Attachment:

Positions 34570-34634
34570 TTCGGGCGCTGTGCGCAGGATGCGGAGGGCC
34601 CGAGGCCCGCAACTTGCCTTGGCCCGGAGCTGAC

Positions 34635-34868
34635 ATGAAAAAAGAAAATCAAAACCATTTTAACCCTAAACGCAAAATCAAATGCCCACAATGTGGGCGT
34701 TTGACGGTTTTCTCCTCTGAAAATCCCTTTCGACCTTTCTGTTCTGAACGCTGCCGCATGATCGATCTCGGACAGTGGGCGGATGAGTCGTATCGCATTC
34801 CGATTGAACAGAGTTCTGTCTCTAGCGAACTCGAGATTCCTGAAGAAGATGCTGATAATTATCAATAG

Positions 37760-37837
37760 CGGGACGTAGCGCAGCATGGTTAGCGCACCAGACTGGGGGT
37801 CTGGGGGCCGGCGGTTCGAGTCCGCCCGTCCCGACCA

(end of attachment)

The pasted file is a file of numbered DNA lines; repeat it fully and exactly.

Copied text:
Positions 34570-34634
34570 TTCGGGCGCTGTGCGCAGGATGCGGAGGGCC
34601 CGAGGCCCGCAACTTGCCTTGGCCCGGAGCTGAC

Positions 34635-34868
34635 ATGAAAAAAGAAAATCAAAACCATTTTAACCCTAAACGCAAAATCAAATGCCCACAATGTGGGCGT
34701 TTGACGGTTTTCTCCTCTGAAAATCCCTTTCGACCTTTCTGTTCTGAACGCTGCCGCATGATCGATCTCGGACAGTGGGCGGATGAGTCGTATCGCATTC
34801 CGATTGAACAGAGTTCTGTCTCTAGCGAACTCGAGATTCCTGAAGAAGATGCTGATAATTATCAATAG

Positions 37760-37837
37760 CGGGACGTAGCGCAGCATGGTTAGCGCACCAGACTGGGGGT
37801 CTGGGGGCCGGCGGTTCGAGTCCGCCCGTCCCGACCA